Dima Asaad, Class of 2018
English Department Capstone Winner
Iraqi Novel after 2003: Its Role in Reconstructing the Lost Memory of Iraqi Past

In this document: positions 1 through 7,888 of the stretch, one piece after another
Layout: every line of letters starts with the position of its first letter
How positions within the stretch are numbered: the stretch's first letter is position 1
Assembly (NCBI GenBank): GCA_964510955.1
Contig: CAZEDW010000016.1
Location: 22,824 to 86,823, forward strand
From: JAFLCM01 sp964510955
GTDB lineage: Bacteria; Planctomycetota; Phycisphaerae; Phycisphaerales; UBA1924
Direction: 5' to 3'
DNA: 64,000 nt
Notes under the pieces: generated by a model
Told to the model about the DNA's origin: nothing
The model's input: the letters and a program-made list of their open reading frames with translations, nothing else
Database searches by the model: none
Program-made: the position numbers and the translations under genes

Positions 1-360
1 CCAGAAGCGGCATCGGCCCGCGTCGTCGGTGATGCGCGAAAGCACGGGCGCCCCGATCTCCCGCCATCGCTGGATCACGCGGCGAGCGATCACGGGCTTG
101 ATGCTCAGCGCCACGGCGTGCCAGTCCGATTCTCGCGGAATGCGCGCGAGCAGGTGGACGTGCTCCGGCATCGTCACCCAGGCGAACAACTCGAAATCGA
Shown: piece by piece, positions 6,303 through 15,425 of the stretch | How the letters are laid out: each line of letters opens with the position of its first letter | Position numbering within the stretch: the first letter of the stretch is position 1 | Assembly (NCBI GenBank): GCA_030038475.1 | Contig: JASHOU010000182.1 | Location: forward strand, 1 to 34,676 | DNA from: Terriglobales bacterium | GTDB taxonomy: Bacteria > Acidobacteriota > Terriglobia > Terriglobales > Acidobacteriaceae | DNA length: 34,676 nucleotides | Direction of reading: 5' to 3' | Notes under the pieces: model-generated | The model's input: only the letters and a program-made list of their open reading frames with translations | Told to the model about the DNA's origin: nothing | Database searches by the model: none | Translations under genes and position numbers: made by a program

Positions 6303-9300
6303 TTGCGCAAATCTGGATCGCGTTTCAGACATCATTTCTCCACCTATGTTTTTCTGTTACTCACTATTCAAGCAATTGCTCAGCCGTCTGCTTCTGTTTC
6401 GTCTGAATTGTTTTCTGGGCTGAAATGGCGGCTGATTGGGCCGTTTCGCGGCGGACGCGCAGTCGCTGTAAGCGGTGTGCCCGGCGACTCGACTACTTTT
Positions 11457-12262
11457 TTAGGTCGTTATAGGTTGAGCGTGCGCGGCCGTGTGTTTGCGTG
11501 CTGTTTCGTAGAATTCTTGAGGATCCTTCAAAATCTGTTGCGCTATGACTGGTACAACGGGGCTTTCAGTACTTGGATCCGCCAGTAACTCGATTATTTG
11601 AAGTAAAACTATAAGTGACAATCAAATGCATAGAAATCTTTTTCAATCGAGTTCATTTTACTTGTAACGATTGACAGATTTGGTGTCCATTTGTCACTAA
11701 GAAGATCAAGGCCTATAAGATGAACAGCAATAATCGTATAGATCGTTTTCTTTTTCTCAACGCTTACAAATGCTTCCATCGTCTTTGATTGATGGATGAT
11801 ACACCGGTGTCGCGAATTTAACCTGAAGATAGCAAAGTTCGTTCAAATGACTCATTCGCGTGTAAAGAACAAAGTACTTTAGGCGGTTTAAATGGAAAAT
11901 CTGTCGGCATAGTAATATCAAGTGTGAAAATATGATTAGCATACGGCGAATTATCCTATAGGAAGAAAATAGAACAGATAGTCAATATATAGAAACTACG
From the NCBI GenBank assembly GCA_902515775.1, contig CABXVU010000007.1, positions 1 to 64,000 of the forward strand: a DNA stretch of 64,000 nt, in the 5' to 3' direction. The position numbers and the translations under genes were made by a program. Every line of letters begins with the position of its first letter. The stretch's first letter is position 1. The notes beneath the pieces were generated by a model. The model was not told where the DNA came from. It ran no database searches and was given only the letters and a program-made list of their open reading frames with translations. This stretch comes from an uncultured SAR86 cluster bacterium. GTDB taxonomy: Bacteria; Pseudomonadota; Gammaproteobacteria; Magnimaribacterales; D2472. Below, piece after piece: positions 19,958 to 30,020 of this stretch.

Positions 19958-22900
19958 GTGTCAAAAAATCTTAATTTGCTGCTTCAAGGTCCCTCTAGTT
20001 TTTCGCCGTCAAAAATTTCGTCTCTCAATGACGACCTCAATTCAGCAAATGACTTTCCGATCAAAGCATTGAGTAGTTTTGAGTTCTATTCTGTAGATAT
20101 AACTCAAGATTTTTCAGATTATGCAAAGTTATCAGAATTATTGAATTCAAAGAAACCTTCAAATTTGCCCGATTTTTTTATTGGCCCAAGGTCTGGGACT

Iraq witnessed social and political change after 2003, and the national identity was deteriorated and replaced by sectarian identity. Minorities were challenged as the country’s diversity was endangered by the dominance of sectarian identities. During the twentieth century, Iraqi national identity dominated over sectarian identity, and old middle class enjoyed a secular lifestyle that did not entirely rely on certain religion or sect. Thus, there were different ways of reaction to the rise of sectarianism and disintegration of Iraq’s national identity by old middle class. This paper explores one of the most important and unnoticed reaction which is the literary reaction that is represented in the Iraqi novel. Novels such as Tishari, Ya Maryam, and the World Through the Eyes of Angels are committed to preserve the abandoned memory of Iraqi past, when diversities were accepted and the national identity was celebrated. This paper focuses on Inaam Kachachi’s novel, Tishari, and how it highlights Iraq’s social diversity and secular lifestyle in contrast to the fragility of Iraq’s national sense that threatened the country’s diversity after 2003.